Morning boat excursion on the river Ganges, a ferry pilgrimage from ghat to ghat. People bathe early in the morning to offer the prayers to the rising sun. The two cremation ghats are Manikarnika & Harishchandra where funeral pyre burns day and night. Every pious Hindu believes that to die in Kashi and to be cremated on banks of the Ganges is to attain release from the cycle of birth and death.

Later half day city tour of Sarnath
Visit the buried Buddhist city where Lord Buddha gave his first sermon, Sarnath was a renowned school of learning from 6th century B.C. to 12th century AD. Visit the ruins, the stupa, the Buddhist temple and the Museum (Museum closed on Fridays).
The stay will be overnight at Varanasi.

Day 11: Varanasi – Delhi by flight and Departure
Check out from hotel and transfer to airport to board flight for Delhi, Arrive at Delhi and stay in transit for onward journey.

End of our services

Hope you have an awesome experience of the Heritage of India, To Book the tour mail us at info@outjourneys.com or Log on to www.outjourneys.com for similar tours. We also customize these tours according to guest’s needs.

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India – A beach lover’s Haven (Gay Goa Tour)

Apart from Wildlife and Hills, there are many others themes that a traveler can cover. Not many beach lovers know that India has  a coastline of 7,517 km (4,671 mi). A few popular beach destinations in the country are Goa, Kerala, Odisha, West Bengal, Mumbai, Karnataka, Vizag, and Union territories like Pondicherry, Daman and Diu, Andamans and Lakshwadweep Islands. Among them Goa, Mumbai, Kerala are most preferred by Gay Travelers.

Explore the beaches of India with Out Journeys. Experience the luxury, rejuvenation, and  the destinations.

Beaches of Goa
The state of Goa was a Portuguese colony until 1962, and is famous for its Indo-Portuguese culture and architecture. Goa’s Beaches reflect its colourful mosaic of history. Goa is a tropical paradise with miles of palm-fringed sandy Beaches. Goa is a vivid mixture of white washed Catholic churches, Hindu temples and the colours and aromas of the busy street markets. Accommodation in Goa ranges from top quality hotels to rooms in private houses. It is possible to find package holiday hotels in Goa on a Bed and Breakfast. The main Goa holiday season is November to April.
Beaches Of Goa and its beauty

Goa has a total coastline of 125 km and that makes people believe that it is a long big beach. The beaches of Goa are like the curves of a woman. The beaches are beautiful and each beach is unique in its own way. Goa’s beaches are speckled with quaint little beach shacks that serve ice cold beer and spicy Goan cuisine. All along the beaches of Goa are picturesque villages red tiled houses and here and there, the remains of fortresses, in complete contrast, inland Goa has deep valleys and fast flowing rivers surrounded by wooded hills.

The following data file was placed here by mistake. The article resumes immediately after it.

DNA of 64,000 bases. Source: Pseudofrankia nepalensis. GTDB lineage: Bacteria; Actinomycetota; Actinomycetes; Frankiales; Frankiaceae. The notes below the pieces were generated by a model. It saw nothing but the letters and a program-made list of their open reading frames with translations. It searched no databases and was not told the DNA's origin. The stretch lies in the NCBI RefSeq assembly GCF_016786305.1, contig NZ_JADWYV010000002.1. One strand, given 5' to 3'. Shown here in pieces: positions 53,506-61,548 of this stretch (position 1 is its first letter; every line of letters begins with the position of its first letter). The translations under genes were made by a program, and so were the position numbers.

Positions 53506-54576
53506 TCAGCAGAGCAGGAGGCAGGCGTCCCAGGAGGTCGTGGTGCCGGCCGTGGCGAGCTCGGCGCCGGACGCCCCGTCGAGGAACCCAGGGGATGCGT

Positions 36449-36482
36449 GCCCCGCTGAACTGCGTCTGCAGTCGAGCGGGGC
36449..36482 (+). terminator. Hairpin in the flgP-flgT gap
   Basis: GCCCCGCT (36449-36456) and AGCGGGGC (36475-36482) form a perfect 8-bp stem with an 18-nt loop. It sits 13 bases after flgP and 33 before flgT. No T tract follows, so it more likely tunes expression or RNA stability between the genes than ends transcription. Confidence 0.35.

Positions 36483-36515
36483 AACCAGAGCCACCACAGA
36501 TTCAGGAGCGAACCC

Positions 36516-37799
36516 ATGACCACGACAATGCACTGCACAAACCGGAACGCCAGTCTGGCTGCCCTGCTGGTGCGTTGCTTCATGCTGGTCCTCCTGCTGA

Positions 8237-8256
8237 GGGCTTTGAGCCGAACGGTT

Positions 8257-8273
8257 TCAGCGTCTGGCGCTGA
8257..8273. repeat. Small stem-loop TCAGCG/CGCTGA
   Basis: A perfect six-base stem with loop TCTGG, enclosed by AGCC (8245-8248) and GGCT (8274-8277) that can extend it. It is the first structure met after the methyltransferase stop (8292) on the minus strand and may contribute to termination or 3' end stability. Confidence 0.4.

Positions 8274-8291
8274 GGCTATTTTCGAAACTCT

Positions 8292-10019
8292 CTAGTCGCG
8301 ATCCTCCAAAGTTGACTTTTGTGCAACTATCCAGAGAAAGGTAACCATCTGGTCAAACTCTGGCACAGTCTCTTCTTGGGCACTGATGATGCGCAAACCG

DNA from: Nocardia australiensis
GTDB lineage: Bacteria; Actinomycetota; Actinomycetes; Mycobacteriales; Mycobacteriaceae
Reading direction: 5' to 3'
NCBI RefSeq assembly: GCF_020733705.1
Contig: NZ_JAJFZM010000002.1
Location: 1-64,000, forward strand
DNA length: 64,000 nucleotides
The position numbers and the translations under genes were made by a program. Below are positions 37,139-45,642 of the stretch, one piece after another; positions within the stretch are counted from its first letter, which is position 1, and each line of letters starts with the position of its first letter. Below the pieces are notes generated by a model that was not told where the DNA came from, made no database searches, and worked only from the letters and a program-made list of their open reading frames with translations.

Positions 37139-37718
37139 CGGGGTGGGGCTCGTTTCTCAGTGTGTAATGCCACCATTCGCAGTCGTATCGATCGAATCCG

Places Of Interest

Beaches of Goa are much ahead of other beaches in India in terms of popularity and the facilities that are available here. There are exotic cuisine backing the pleasure of sun and sand, and water sports facilities that include water scooters to water gliding. One can engage in shopping on the beach side stalls and shacks and also enjoy a midnight bonfire on the beach. The beaches have been divided as north Goa Beaches and South Goa Beaches. The popular North Goa beaches which are known for its trance atmosphere is Candolim beach, Sinquerim Beach, Baga beach, Bambolim beach, Arambol beach and Vagator beach. The South Goa beaches are Benaulim Beach , Palolem beach, Agonda beach, Mobor beach and Cavelossim beach.
All the beaches are beautiful and very much scenic. The beaches which are very much overcrowded are the Dona Paula, Calangute Colva and so on. Always remember that all the beaches are not safe for swimmers. So check out with the beach guard before wading into the sea.

– Anjuna Beach, Goa
– Arambol Beach, Goa
– Agonda Beach, Goa
– Aguada Beach, Goa
– Benaulim Beach, Goa
– Bogmalo Beach, Goa
– Baga Beach, Goa
– Calangute Beach, Goa
– Cavelossim Beach, Goa
– Candolim Beach, Goa
– Colva Beach, Goa
– Dona Paula Beach, Goa
– Mobor Beach, Goa
– Majorda Beach, Goa
– Miramar Beach, Goa
– Palolem Beach, Goa
– Vagator Beach, Goa
– Sinquerim Beach, Goa
– Varca Beach, Goa

Detailed Itinerary:

Day 01: Arrive Bombay

Arrive Bombay from own country & transfer to hotel. The stay will be overnight at Bombay.

Day 02: Bombay

Get introduced to the diverse heritage, bustling markets, business houses and many different communities that represent in this city the ever changing face of modern India.